“The whole country supports hitting the Philippines, what the hell are you waiting for?” <— “They’re so comfortable with their mistresses, the leaders haven’t gotten out of bed.” [7,039 before deleted]

The reader outrage that this story provoked, and thus its particular sensationalist appeal to the website editors, could well have had something to do with last week’s Chinese media reports of PLA Navy submarines heading to the disputed area. Being taken from the normally-authoritative China Youth Daily, ‘Philippine warships, anti-submarine jet headed for Huangyan Island’ was the most-read and the most-commented-on throughout the day on NetEase, and almost certainly on all the other sites too, considering its leading headline position. It was also, according to all concerned (ie. Admiral Pama, the Filipino TV station and the Chinese embassy), completely false.

The following day, Tuesday April 24, the Scarborough Shoal continued its run as the centre of attention, but the correction of the previous day’s top story was nowhere near the big 5 news portals’ front pages. Instead, the “most eye-catching position”, to use the Chinese censorship apparatus’ parlance, was dominated all day by ‘China Fisheries boat 310 leaves the Huangyan area’. Just to reiterate, the announcement that the Philippines military was not actually closing in on “China’s Huangyan Island” as the previous day’s sensation had warned, was nowhere to be seen. And now China’s much-vaunted, “most advanced” Fisheries Law Enforcement Command boat, which had just 4 days prior, been sent over to protect the rights of China’s fishermen, was withdrawing to  “de-escalate the situation”. The reaction was simply gigantic; it is the most commented story of the week on QQ, Phoenix and NetEase, and probably was on the other two sites, though that data’s not available. Six out of the top ten stories of the week on Phoenix are about the South China Sea. The latter’s 313,000-strong discussion was darkly humourous, and may reflect the story’s penetration of a more apathetic, mainstream consciousness:

“Guys don’t get angry, the two boats are just heading back to pick up some Wumao [govt-employed internet commenters] and Chengguan [urban quasi-police forces notorious for thuggery], when they do, the recovery of the South Sea will be a matter of time…..” [25,104]

“What a loss of face, my lungs are about to burst with anger” [21,339]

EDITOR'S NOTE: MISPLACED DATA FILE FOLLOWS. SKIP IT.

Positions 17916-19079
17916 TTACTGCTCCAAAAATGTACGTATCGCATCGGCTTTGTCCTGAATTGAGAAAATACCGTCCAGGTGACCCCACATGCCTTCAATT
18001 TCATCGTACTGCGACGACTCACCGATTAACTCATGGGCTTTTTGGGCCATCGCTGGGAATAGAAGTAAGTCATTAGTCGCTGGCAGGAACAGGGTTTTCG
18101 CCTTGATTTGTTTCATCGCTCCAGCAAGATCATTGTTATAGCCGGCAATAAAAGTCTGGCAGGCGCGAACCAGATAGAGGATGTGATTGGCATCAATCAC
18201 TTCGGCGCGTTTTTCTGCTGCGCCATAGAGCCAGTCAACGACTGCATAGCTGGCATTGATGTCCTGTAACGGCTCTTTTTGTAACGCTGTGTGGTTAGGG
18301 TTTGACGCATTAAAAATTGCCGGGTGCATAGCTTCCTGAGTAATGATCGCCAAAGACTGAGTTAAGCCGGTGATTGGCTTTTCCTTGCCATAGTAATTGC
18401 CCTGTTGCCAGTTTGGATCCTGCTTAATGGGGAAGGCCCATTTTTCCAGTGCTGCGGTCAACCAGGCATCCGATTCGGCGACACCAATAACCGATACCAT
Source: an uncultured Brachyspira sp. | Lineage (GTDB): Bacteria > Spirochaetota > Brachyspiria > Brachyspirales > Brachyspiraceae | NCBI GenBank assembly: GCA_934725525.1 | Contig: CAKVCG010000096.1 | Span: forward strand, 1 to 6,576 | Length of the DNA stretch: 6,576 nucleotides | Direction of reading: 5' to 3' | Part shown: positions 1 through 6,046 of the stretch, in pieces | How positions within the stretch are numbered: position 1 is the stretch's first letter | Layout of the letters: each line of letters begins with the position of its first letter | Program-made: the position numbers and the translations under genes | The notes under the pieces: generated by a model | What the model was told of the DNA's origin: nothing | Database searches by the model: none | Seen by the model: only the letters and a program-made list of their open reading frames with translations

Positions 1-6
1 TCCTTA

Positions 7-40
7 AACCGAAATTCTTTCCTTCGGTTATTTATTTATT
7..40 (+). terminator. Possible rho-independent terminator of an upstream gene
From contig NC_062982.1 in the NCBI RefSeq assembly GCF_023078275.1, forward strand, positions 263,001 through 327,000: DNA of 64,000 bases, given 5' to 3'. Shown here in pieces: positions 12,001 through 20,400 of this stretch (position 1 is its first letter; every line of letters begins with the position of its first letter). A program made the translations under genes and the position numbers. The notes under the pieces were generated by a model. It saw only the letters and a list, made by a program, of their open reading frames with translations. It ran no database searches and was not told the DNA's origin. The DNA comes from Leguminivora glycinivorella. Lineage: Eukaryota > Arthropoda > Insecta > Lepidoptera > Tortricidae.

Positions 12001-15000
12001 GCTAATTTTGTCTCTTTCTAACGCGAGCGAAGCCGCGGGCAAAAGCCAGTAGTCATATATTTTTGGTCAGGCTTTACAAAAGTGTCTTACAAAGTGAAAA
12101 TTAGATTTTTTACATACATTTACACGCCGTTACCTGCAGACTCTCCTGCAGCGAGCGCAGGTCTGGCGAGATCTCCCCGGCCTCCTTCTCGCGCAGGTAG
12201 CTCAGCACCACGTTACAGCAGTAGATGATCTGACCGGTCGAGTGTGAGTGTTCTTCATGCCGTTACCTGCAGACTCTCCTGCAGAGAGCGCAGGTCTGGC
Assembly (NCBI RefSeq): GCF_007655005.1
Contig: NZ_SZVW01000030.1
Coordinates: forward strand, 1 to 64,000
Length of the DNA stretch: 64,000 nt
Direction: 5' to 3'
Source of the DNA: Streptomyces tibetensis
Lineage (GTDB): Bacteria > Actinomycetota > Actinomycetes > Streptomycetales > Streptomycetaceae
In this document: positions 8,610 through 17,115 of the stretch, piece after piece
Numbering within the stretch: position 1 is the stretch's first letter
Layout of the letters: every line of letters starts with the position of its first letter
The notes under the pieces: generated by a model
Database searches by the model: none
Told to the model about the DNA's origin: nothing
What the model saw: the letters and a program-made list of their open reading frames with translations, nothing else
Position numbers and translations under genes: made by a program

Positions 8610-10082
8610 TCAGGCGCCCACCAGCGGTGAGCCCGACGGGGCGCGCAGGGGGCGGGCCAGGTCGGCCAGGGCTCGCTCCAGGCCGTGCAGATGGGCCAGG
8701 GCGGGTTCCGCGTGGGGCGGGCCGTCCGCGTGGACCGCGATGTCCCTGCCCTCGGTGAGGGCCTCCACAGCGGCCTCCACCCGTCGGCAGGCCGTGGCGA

“I’m doubting whether Huangyan Island really is ours! Really” [18,860]

“I saw some early reports that said leaving was to avoid [others] saying we had elevated the situation. I’m very curious, since this is our historic territory, what does it have to do with any other country even if we sent 100 ships? To seek agreement from others to walk in one’s own doorway is just a joke.” [17,298]

“The leading ship has pulled out first” [14,091]

“I think the South Sands [Spratlys], Middle Sands [Huangyan] and West Sands [Paracels] all belong to others. If you don’t believe me, wait and see.” [11,672]

“Is our navy just a guard of honour?” [9,716]

‘China Fisheries boat Yuzheng 310 leaves Huangyan area’ even prompted 5,200-odd comments and 6,000+ forwards among the cooler, more urbane Weibo crew. A more intense type of nationalistic anger came through in response to a story that ran next to it in the headlines: ‘US calls for diplomatic dialogue to resolve Huangyan standoff’. Here’s Phoenix’s 132,674-strong thread:

“Those who dare to wrong the Great Han must be punished, however distant! (敢犯我大汉着,虽远必诛!) I would rather be poor with dignity than rich with disgrace.” [22,969]

“We can lose business but there is no negotiation on territorial integrity, whoever loses [any claimed territory] becomes a villain of history!” [16,512]

“Has it really come back? Who can explain the following?
1. Since it’s our own territory, why do we not dare declare authority over it?
2. Will the people’s long-held territorial concepts waver?
3. When others provoke contradictions, why do we not take up the challenge?
4. Why should we always be the first to ease the crisis?
5. When protecting territorial integrity, why do we look at others’ attitudes?
6. Is this the same as counting on the League of Nations 100 years ago?” [11,284]

“Tragic” [5341]

And among NetEase’s 92,850 respondents: